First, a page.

• pinyin - or hanyu pinyin. The system in use in the People's Republic of China and its territories since 1958. Modern scholarship and journalism of China tends to use pinyin exclusively, though many card catalogs and unrevised older works still use the Wade-Giles system. In pinyin, the capital city of China is written as Beijing.
  • Wade-Giles - developed by Sir Thomas Wade and Herbert Giles while they were consular officials in China. Was the preferred Western method for romanization until fairly recently, and is still in current use in Taiwan/the Republic of China. In Wade-Giles, the capital of China is rendered as Pei-ching, though it was normally written as Peking in a holdover from the Post Office System.
  • Post Office System - the system used for the names of provinces and large cities in addressing letters and in official atlases before the reformation to Pinyin. Probably the least logical Romanization system of them all; it was responsible for such non-intuititive renderings as Tsingtao for Qingdao and Peking for Beijing. The Postal System was really more a simple compilation of traditional spellings than any kind of a regular system, which is the reason for some of its more egregiously odd romanizations.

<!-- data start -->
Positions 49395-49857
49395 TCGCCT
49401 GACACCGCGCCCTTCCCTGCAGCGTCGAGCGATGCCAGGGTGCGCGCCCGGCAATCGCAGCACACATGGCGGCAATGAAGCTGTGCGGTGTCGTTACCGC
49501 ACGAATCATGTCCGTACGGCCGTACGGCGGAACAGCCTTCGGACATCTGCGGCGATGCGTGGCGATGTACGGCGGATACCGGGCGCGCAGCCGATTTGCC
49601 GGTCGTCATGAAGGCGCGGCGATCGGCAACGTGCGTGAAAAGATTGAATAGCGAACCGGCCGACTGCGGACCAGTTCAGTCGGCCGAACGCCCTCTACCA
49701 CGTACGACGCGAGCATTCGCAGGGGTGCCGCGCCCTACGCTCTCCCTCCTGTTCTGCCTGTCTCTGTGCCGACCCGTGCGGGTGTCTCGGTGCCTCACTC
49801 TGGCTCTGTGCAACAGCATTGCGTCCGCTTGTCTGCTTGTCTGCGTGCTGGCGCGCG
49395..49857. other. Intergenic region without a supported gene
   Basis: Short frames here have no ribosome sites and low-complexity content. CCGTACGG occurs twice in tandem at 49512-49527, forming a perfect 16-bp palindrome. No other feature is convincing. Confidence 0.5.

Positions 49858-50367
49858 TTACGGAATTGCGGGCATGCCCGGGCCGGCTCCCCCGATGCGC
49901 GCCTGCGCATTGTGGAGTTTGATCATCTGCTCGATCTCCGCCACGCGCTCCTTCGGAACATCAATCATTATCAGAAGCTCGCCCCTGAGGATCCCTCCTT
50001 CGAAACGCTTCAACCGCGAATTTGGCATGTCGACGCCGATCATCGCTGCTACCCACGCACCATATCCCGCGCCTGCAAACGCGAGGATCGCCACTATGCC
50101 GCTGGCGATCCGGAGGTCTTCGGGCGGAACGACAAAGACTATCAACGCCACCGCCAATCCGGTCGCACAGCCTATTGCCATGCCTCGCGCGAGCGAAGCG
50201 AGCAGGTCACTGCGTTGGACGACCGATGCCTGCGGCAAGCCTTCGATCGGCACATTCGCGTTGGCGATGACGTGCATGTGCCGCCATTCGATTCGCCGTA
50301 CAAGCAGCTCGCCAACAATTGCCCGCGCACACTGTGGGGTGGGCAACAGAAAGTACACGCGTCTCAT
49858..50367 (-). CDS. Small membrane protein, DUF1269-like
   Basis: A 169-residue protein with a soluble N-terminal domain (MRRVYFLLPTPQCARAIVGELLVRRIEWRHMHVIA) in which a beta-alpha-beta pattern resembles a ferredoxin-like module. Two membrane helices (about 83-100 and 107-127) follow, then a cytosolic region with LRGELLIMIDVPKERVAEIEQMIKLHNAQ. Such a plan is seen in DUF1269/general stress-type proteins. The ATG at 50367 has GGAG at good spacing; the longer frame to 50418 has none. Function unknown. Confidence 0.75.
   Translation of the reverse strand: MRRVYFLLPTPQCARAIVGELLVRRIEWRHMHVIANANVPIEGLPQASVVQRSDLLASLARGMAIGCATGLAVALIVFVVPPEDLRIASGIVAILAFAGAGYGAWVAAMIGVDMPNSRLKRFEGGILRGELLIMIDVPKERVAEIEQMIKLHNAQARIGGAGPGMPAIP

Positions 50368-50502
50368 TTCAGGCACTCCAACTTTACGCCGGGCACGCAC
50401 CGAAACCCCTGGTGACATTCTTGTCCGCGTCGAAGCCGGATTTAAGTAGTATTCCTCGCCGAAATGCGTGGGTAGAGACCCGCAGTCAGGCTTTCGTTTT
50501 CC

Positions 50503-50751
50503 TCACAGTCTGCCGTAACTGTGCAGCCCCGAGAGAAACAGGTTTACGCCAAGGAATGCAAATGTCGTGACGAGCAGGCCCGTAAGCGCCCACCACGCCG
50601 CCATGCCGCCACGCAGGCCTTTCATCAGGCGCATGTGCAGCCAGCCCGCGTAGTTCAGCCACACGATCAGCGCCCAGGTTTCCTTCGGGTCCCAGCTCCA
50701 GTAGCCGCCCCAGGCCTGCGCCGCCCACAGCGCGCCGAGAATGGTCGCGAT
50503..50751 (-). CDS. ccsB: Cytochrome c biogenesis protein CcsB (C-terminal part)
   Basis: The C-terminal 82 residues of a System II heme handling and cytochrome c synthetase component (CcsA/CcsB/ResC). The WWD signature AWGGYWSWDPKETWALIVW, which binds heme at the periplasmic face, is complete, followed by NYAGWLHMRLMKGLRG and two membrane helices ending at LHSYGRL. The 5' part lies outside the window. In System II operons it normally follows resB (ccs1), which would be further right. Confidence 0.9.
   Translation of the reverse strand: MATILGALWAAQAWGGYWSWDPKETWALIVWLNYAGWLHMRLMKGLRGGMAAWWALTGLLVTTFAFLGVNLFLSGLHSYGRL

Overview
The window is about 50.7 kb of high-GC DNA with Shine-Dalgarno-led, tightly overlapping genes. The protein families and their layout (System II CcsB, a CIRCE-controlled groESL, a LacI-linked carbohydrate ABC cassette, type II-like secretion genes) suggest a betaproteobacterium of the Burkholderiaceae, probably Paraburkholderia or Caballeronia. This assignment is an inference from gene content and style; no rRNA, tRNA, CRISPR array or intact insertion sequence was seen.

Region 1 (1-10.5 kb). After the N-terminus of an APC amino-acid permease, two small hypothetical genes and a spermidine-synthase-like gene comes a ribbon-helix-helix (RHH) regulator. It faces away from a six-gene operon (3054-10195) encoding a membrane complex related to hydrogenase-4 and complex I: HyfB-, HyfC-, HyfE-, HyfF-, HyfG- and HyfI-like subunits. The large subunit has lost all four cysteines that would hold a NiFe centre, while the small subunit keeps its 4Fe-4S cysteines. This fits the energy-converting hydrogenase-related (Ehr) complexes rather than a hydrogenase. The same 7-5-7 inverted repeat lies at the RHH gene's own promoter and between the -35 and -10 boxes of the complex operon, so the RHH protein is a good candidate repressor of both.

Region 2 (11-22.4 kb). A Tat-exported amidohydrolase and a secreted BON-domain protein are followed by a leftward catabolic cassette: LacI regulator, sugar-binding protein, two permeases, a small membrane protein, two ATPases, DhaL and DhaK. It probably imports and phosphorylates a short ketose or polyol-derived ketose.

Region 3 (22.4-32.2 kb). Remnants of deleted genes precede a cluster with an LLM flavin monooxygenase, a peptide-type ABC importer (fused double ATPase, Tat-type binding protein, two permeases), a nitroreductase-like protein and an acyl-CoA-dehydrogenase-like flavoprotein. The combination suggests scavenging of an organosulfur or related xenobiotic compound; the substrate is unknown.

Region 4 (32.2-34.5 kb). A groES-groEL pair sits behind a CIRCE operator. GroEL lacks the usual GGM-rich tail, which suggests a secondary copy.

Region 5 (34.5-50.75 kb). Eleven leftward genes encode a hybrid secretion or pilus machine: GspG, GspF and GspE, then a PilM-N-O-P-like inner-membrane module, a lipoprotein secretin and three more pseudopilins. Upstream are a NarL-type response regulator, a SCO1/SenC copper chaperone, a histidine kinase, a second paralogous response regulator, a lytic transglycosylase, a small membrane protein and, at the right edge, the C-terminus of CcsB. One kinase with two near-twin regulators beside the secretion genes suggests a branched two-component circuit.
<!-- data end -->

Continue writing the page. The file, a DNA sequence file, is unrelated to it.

• Ecole Française de l'Extreme Orient - developed by French diplomats in China around the turn of the century, and now fallen into almost totally into disuse, though one still encounters it in early records. I believe the capital of China would be written as Peiping, though here my memory grows a bit hazy.
  • Yale - the Yale system was developed, appropriately enough, at Yale, during the Second World War, as part of an intensive effort to teach American servicemen phonetic Chinese, and has the advantage of corresponding closely to standard American pronounciations. It is still used, occasionally, in courses designed to teach Chinese to native English speakers.
  • Gwoyeu Romatzyh - was a system developed by two Chinese scholars, and used sporadically in Taiwan until Wade-Giles was decided on as the official romanization. It was unique in that it indicated the tone of a word in its spelling, which sounds good on paper, but actually proved to be remarkably confusing.
  • Lessing - originally the preferred German system of romanization, and the direct precursor of pinyin. I'm not really sure in what ways, if at all, it differs from pinyin.

Thanks go out to Gorgonzola for reminding me to include the Post Office System, and schist for explaining to me that it was really more a compendium of traditional spellings than a regularized system, and that the Wade-Giles sytem was invented in China, and not at Cambridge.

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